JAIC , Volume 39, Number 1, Article 1 (pp. to )
JAIC online
Journal of the American Institute for Conservation
JAIC , Volume 39, Number 1, Article 1 (pp. to )




At the beginning of the 1998 season, further examination of the mosaic stacks was carried out by conservators, and, based on this examination, it was agreed that the top layers were irreversibly damaged and could not be salvaged. Lifting random tesserae from the top of the stack revealed that the stones were charred on the front and backside. Tests using organic solvents, dilute mineral acids, and even abrasive cleaning were not successful in regaining the original white and blue coloration in the stones (Wolfe 1998). The top layers of the mosaic were sacrificed during the first stage of recovery and used to test methods for recovering undamaged sections. The jumbled tesserae around the perimeter were also removed to expose the cross section of the stacks and so determine the overall condition. These simple actions transformed the stacks from piles of rubble to stacks of four or five layers of mosaics separated with partially melted polyethylene sheet, deteriorated kraft paper, and the original cotton facings. Lifting the upper layers proved that, indeed, some of the tesserae remained in order and were not charred by the fire. The separating layer of plastic appeared to have melted slightly and fused to the backside of the tesserae but could be mechanically removed by tearing. The animal glue used to face the mosaics had remelted, flowed, and redeposited, making the sandwich of mosaic sections a complex intermixture of facing materials and stones that varied in condition from layer to layer.

Using tesserae that had fallen or were removed from the stack, conservators tested methods for lining a layer for lifting and separating the mosaic sections. Pressure-sensitive tapes, such as duct tape, 3M Scotch 471, and 3M Scotch 850 polyester tape, were tried without success. Lining techniques were tested using cheesecloth and various adhesives that included Paraloid B-72 in acetone and Primal AC-33. Both resins successfully adhered the tesserae to the cheesecloth, but the Primal acrylic emulsion was selected for use because it did not require the use of expensive and toxic solvents and it provided longer working time. The adhesive was also readily available for purchase in Turkey.

The top surfaces of the tesserae to be lined were first cleaned using low vacuum pressure and a soft brush to remove surface dirt and particulate matter. Cheesecloth moistened in a 10% solution of Primal AC-33 and water was draped over an area 1 m sq. and pounded into the crevices using a dry brush. After pounding, a 40% solution of the adhesive was brushed onto the cheesecloth. When the lining was dry, the layer was carefully lifted by wedging both hands underneath the lined tesserae and manually detaching any stones that were still clinging to the old facing cloth (fig. 11).

Fig. 11. Lifting a lined mosaic from the top of the stack, 1998. Archaeological Exploration of Sardis/Harvard University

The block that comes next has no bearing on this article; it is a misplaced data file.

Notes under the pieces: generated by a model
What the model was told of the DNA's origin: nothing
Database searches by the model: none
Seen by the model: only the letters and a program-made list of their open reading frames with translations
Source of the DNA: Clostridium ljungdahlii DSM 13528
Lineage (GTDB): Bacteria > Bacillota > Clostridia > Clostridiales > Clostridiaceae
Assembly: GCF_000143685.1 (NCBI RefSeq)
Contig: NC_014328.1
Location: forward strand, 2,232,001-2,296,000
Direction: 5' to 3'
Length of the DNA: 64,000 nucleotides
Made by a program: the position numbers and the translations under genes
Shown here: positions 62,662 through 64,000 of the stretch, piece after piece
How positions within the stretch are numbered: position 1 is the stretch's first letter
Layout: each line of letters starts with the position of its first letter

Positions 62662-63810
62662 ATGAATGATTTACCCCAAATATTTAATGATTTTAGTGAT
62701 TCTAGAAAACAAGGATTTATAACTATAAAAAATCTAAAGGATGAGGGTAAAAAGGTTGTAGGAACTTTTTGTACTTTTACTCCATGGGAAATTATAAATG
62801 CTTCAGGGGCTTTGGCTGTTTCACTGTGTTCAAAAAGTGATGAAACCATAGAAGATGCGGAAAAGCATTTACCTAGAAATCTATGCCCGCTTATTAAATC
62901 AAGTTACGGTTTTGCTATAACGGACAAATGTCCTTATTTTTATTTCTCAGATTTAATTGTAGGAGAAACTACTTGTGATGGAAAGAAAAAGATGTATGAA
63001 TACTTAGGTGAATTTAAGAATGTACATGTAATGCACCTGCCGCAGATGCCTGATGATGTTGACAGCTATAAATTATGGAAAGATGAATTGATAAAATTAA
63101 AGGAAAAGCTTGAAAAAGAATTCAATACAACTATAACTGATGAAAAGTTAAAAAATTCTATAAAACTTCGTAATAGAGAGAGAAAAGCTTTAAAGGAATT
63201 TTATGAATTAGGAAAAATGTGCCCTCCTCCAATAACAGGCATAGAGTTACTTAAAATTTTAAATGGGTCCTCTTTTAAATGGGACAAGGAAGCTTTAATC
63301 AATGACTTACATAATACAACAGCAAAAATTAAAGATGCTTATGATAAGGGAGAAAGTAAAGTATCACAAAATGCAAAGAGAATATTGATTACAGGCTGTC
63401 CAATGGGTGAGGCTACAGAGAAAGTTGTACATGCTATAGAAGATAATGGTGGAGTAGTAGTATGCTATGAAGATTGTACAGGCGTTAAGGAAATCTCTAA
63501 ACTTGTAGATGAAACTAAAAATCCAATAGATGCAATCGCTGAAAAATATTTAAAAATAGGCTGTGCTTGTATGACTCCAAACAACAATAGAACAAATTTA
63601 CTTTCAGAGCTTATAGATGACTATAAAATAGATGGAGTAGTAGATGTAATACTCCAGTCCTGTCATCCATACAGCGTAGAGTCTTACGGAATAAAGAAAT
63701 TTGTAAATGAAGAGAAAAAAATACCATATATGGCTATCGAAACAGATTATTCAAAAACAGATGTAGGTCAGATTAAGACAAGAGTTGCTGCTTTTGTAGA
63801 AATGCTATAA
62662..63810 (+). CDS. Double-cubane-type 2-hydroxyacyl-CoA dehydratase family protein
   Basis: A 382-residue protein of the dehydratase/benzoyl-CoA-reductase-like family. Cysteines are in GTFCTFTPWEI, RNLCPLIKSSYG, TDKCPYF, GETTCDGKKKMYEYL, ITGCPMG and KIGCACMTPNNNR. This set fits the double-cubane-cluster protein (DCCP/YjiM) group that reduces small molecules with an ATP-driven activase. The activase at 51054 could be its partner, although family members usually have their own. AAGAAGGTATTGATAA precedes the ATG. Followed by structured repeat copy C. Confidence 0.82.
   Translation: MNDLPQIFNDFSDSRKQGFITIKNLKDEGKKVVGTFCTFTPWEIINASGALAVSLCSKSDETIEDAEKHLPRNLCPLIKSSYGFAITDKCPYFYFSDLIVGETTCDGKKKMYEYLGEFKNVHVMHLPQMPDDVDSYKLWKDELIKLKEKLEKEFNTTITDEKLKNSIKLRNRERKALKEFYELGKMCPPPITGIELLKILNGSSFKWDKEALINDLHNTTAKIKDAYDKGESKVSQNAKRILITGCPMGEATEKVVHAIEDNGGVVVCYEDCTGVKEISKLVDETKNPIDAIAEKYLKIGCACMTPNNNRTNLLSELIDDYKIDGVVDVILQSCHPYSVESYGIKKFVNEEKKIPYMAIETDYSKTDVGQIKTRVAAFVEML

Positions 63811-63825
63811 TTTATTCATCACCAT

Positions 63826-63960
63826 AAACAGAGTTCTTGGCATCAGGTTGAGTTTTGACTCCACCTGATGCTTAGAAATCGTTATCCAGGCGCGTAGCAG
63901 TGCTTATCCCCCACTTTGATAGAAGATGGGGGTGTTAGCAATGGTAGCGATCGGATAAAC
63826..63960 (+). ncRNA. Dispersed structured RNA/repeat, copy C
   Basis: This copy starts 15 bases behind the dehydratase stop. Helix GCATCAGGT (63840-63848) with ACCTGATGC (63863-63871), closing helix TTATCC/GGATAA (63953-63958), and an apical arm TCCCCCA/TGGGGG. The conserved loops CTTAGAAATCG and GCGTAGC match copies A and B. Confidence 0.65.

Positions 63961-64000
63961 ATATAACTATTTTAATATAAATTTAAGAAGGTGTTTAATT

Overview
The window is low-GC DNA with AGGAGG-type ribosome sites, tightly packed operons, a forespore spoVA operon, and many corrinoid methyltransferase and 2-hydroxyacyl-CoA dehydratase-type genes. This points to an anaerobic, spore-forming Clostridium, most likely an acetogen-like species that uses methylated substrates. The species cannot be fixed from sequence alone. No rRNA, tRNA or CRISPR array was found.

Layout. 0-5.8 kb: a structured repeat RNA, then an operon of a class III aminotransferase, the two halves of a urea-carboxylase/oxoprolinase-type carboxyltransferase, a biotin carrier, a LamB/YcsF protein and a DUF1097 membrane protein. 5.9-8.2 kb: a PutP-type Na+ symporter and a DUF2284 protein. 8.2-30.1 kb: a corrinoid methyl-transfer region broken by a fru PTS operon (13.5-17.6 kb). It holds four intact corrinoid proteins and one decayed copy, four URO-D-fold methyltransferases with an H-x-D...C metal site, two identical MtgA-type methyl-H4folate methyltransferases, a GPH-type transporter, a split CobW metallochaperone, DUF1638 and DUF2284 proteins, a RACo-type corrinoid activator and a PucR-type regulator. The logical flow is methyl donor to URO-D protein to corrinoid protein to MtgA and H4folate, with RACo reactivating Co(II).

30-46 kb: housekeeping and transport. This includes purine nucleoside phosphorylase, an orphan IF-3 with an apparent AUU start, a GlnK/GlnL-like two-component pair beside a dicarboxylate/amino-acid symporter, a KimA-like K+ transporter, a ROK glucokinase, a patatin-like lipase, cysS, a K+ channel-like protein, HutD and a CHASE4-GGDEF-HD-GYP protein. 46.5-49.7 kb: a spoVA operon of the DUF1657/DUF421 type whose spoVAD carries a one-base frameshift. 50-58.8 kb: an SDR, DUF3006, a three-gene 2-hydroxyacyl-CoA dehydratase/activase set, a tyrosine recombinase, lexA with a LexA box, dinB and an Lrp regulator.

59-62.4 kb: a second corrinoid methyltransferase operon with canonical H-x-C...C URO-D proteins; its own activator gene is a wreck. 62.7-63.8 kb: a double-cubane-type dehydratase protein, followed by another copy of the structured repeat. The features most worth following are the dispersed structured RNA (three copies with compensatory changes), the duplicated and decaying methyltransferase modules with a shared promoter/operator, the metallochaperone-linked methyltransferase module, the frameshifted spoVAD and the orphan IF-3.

Using this lining technique, the top layer was removed from the badly damaged south end of the longest stack of mosaics where the fire had penetrated beneath the platform. The second layer was in better condition, with less disorder and charring. As the lining procedure continued and the stack was methodically peeled apart, the condition of the mosaics improved. It was surprising to find in the middle of the stack some of the original kraft paper intact and the original permanent marker labeling still legible.

A second test method for recovering the charred mosaics involved removing an entire section from a stack by sandwiching the layers between boards and then flipping the entire package. The first trial was also attempted on the badly damaged south end of the largest stack. A thin sheet of steel was slid between the bottom of the mosaic stack and the supporting plywood palette, and the section was separated from the stack using a utility knife to cut the surviving cotton, paper, and plastic.

The truncated section was then transferred to a wooden plywood board and framed with polypropylene foam adhered to the plywood. The top of the mosaic was protected with polyethylene sheet and an expanding polyurethane foam (of the type used for building construction) laid in the space between the mosaic and the frame. A piece of plywood was placed on top, forcing the foam to fill the voids and crevices on the surface of the mosaic section, locking it in place. After the mosaic section was secured between the plywood boards and foam using C-clamps, it was flipped and disassembled. Lifting the plywood cover, the face of the tesserae from the mosaic section originally stored on the bottom of the wood palette was exposed as a flat layer, ready for immediate facing (fig. 12).

Fig. 12. Julie Wolfe cleaning a mosaic from a flipped stack, 1998. Archaeological Exploration of Sardis/Harvard University

In the course of the 1998 season, approximately 2.5 3 m of mosaic were declared unsalvageable and removed (fig. 13). A total of 7 m sq. was recovered and stored in racks in the depot. Excluding unsalvageable material still in place, it is estimated that 10 more sections of recoverable mosaics remain in the stacks. A combination of these two techniques for recovering the mosaic sections will continue to be used during the 1999 season (Wolfe 1998).

Fig. 13. Condition of the stack of mosaics after the 1998 season. On the left top side of the stack lies a salvaged mosaic section that has been lined with cheesecloth and Primal AC-33 and flipped over. Courtesy of Julie Wolfe